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The High Cost of High Impact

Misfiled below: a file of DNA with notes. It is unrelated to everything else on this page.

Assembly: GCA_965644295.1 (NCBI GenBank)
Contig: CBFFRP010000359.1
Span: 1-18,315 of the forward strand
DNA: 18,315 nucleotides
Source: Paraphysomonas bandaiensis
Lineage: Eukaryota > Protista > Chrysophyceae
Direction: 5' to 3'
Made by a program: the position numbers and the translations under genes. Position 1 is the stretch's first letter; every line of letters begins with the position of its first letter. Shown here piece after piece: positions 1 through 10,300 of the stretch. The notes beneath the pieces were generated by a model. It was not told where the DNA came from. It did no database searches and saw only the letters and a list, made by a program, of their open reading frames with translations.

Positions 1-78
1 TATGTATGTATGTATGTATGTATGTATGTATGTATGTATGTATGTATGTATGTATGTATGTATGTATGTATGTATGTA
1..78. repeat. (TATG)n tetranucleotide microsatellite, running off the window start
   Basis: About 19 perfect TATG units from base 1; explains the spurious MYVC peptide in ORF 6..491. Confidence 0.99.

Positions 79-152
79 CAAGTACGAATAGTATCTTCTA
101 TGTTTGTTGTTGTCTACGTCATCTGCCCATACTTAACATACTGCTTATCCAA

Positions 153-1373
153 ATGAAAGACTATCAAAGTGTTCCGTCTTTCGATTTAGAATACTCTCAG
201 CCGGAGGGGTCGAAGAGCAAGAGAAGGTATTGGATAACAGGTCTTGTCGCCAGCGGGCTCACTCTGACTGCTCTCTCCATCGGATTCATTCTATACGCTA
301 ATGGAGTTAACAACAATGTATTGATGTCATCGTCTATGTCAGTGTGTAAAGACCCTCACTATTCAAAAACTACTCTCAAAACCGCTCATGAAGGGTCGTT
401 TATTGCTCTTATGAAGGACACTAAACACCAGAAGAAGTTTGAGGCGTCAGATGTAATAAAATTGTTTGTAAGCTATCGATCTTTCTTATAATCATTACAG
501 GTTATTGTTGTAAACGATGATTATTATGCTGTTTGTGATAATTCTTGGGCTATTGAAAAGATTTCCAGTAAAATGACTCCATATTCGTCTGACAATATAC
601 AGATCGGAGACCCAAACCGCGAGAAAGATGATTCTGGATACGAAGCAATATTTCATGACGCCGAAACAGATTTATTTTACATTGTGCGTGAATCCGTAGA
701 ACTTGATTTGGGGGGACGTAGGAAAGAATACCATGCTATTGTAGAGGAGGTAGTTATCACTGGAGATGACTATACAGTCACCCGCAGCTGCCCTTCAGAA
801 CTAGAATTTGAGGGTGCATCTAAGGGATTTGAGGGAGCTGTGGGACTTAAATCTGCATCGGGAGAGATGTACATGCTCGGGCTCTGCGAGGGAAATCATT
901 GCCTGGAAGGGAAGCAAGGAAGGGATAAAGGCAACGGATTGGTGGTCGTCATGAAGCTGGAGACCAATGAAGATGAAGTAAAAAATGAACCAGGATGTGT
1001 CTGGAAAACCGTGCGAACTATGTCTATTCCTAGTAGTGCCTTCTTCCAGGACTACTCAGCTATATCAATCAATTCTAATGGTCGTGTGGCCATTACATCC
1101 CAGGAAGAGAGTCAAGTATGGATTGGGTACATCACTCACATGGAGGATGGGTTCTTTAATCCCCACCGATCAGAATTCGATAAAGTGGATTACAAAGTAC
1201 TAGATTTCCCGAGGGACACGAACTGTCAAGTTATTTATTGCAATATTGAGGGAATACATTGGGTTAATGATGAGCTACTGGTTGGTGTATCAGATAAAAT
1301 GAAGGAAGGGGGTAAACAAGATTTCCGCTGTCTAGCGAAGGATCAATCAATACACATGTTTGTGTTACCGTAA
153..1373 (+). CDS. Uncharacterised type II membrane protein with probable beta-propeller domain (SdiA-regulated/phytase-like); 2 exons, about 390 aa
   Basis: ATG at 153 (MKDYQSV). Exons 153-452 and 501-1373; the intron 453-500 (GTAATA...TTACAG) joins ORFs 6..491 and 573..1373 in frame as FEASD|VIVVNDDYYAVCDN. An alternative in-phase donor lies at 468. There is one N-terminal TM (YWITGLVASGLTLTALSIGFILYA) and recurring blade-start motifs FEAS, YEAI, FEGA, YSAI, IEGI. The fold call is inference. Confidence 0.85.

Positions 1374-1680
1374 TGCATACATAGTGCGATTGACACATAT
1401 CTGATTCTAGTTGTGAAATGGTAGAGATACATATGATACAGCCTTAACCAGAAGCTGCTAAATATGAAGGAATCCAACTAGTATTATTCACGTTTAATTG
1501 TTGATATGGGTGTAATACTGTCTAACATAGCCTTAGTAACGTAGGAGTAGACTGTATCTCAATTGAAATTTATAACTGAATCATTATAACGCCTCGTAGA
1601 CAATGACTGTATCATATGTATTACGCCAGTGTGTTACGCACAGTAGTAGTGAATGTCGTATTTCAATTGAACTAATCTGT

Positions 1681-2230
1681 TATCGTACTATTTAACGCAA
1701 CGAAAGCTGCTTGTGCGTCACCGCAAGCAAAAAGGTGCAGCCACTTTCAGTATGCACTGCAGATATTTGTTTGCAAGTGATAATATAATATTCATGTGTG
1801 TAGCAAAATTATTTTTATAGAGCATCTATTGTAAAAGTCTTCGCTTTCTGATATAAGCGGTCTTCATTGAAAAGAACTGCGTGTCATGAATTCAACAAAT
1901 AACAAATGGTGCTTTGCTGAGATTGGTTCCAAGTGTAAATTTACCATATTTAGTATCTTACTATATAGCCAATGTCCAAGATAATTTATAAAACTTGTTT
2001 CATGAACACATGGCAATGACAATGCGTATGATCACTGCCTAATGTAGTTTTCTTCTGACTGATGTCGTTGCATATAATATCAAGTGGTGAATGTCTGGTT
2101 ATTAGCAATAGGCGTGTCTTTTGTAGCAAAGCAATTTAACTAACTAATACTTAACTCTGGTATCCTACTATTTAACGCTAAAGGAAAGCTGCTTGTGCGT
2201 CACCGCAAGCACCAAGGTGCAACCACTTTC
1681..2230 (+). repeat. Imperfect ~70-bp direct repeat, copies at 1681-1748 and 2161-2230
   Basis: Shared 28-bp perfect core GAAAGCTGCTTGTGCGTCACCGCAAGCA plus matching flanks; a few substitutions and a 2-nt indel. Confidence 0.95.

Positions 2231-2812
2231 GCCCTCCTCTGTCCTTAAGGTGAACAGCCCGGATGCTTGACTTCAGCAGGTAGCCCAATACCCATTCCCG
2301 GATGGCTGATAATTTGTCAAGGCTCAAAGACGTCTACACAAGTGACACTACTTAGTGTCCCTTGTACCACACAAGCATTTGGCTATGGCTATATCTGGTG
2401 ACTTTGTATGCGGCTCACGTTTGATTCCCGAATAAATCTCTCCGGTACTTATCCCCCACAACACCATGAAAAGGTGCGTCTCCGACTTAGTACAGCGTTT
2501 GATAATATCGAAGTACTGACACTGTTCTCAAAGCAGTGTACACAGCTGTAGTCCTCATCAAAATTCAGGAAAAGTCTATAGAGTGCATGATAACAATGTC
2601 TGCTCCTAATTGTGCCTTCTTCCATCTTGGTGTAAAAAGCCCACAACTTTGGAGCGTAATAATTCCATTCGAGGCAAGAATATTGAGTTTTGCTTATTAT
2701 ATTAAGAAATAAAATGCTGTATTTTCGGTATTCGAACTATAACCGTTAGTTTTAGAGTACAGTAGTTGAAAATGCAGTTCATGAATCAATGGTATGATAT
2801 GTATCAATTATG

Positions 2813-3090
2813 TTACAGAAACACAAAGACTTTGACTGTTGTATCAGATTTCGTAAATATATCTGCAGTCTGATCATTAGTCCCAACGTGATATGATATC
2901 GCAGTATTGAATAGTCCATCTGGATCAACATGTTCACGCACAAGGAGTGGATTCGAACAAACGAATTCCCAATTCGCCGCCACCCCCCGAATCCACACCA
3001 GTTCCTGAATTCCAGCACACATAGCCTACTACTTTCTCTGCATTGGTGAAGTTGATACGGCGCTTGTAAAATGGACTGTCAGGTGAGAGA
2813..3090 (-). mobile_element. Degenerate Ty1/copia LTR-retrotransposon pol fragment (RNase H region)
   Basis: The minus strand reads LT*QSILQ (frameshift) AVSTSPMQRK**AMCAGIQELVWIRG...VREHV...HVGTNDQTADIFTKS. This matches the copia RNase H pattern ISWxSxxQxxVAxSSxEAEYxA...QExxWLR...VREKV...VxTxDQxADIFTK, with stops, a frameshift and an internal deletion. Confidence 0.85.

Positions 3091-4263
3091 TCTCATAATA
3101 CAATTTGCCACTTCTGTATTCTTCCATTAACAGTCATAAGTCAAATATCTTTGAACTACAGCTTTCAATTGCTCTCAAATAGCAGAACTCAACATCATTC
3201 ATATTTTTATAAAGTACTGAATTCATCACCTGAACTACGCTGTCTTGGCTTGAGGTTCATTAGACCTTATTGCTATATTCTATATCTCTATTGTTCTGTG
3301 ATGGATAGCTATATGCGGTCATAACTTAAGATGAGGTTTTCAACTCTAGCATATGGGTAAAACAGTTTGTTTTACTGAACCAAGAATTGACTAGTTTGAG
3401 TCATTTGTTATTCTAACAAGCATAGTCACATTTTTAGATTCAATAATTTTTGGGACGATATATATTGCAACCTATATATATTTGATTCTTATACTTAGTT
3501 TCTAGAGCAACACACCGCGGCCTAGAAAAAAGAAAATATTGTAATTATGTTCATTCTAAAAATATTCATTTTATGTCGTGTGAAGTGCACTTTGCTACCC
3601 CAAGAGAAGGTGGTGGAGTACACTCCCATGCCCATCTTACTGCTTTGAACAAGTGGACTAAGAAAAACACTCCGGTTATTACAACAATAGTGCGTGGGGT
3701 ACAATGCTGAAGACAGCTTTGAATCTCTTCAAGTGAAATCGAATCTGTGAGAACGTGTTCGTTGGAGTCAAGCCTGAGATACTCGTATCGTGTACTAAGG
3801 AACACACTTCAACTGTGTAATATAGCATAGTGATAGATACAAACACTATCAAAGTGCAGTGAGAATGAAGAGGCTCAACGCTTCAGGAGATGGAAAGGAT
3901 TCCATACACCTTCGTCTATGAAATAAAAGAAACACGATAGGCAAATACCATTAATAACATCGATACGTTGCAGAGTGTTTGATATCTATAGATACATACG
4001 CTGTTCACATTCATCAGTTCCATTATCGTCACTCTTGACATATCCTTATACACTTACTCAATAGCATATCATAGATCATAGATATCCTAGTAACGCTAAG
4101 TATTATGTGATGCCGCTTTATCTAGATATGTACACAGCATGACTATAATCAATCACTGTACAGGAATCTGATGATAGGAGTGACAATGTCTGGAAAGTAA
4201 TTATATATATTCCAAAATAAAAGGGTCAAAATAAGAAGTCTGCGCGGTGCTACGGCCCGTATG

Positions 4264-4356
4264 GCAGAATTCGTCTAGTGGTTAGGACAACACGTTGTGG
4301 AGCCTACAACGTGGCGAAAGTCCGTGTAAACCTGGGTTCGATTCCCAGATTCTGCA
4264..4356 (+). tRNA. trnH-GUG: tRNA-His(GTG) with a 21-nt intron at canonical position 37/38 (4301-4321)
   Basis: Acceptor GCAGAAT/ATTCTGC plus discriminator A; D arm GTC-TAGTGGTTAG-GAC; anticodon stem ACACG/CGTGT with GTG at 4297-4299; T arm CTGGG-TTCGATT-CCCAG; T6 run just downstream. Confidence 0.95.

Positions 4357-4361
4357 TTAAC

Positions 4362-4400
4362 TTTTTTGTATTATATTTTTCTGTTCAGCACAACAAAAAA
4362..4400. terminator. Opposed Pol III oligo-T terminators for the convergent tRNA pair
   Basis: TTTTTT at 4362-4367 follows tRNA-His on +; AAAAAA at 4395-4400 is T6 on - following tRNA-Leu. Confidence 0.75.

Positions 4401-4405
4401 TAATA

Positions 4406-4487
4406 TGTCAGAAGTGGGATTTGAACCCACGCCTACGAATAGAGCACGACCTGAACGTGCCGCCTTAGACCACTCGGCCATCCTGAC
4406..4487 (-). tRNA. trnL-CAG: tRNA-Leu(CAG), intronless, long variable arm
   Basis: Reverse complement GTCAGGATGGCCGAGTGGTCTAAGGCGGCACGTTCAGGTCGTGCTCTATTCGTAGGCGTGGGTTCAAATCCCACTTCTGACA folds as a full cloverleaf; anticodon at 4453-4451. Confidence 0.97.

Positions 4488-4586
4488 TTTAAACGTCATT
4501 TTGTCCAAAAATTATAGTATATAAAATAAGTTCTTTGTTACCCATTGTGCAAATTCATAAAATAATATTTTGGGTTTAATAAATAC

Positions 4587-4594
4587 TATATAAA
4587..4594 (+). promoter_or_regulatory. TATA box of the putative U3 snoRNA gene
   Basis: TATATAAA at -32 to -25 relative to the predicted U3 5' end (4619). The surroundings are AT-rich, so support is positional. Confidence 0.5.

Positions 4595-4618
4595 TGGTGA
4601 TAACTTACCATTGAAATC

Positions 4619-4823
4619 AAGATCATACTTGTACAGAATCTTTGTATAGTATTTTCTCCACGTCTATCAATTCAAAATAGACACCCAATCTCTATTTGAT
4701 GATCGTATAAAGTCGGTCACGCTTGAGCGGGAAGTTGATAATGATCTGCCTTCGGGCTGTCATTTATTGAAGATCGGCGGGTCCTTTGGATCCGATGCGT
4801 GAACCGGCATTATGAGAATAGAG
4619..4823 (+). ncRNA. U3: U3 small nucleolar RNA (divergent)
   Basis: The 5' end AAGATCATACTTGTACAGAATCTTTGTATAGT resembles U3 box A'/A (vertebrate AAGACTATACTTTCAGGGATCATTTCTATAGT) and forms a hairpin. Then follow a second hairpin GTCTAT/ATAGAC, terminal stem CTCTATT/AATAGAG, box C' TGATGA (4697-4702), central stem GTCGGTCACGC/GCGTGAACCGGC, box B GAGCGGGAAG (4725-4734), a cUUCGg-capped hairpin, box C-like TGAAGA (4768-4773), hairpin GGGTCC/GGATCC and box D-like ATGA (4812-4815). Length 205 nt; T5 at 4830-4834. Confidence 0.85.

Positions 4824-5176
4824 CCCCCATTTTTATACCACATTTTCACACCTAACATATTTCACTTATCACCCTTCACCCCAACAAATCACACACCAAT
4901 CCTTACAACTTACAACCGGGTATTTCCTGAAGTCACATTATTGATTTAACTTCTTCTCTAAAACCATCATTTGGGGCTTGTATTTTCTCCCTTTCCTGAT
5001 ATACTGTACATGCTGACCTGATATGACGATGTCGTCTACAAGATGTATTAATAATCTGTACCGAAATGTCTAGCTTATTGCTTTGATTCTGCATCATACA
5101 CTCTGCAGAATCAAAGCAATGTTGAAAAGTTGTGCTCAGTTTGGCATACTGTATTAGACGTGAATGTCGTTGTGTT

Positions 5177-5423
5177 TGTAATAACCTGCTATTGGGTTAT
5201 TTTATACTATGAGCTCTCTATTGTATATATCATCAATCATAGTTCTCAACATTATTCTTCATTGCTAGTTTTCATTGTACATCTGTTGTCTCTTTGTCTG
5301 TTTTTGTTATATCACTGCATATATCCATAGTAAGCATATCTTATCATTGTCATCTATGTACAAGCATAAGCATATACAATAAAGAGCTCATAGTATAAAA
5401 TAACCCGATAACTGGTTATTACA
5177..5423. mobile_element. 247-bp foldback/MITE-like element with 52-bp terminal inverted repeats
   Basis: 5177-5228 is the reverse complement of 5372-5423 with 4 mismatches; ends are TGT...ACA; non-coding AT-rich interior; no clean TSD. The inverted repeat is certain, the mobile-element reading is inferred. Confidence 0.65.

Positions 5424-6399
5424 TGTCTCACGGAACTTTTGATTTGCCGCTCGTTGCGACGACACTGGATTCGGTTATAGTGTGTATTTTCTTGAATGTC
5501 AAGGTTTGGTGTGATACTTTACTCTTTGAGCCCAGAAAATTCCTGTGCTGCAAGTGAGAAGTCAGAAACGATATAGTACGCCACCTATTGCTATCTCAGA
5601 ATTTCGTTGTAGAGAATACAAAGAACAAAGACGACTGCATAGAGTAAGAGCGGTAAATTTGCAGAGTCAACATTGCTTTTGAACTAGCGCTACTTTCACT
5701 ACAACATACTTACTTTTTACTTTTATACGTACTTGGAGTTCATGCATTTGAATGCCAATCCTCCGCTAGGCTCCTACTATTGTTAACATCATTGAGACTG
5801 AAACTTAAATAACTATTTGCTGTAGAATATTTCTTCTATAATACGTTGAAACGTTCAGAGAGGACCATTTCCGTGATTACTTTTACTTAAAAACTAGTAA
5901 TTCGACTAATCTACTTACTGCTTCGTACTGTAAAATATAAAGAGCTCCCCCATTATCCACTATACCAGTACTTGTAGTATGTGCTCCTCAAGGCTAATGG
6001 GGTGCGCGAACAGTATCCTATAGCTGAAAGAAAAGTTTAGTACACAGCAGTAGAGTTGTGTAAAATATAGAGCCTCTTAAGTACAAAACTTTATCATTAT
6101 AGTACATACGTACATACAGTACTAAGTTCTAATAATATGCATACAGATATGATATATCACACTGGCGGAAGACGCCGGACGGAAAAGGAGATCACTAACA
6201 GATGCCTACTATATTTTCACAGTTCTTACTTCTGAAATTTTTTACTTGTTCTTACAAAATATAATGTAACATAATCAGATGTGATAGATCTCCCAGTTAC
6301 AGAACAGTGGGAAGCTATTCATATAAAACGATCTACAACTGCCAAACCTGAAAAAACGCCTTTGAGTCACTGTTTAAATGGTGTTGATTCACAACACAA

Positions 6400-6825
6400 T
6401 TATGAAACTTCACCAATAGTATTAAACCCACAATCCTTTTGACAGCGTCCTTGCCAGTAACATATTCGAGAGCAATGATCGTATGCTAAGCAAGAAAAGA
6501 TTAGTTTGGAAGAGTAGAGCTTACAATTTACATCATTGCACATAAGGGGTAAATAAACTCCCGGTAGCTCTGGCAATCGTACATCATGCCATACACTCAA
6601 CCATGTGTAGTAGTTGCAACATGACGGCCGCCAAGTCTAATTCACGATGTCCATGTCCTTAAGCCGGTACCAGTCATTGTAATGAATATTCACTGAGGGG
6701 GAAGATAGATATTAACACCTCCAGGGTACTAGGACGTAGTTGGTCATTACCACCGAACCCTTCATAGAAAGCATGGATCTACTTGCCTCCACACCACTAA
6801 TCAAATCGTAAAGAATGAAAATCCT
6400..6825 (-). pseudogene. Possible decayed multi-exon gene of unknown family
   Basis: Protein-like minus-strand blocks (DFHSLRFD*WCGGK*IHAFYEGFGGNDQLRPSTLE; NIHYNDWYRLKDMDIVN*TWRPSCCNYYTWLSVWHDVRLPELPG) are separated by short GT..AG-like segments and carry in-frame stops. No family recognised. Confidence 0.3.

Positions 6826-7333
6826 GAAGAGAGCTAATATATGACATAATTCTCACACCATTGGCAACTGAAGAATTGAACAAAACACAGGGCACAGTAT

America’s sport pastimes are under scrutiny as the high cost of high impact continues to rear its head. New research released in the Journal of the American Medical Association (JAMA) in 2017 showed that football players who regularly take hard hits to the head are at high risk for traumatic brain injury. In fact, of the 111 brains used for the study, 110 were found to exhibit chronic traumatic encephalopathy (CTE). But concussion protocols and NFL head injuries aren’t the only issues raising eyebrows. Athletes competing at the highest levels—from the NCAA to the MLB to the Olympics—feel enormous pressure to perform and recover quickly, often leading them to take prescription and illegal drugs. Countless athletes have fallen victim to substance abuse addictions, suspensions, and bans from their sports for issues related to drug and alcohol abuse. In 2016, former NFL player Eugene Monroe (who quit football because of his laundry list of career-related injuries) came out publicly in support of cannabis as a natural alternative to counteract the drug-addled culture of professional sports. In July 2017, the NFL agreed to work with the NFL Players Association to study marijuana’s use as a pain management tool for players, marking the first step in a potential shift away from dangerous and addictive narcotics.
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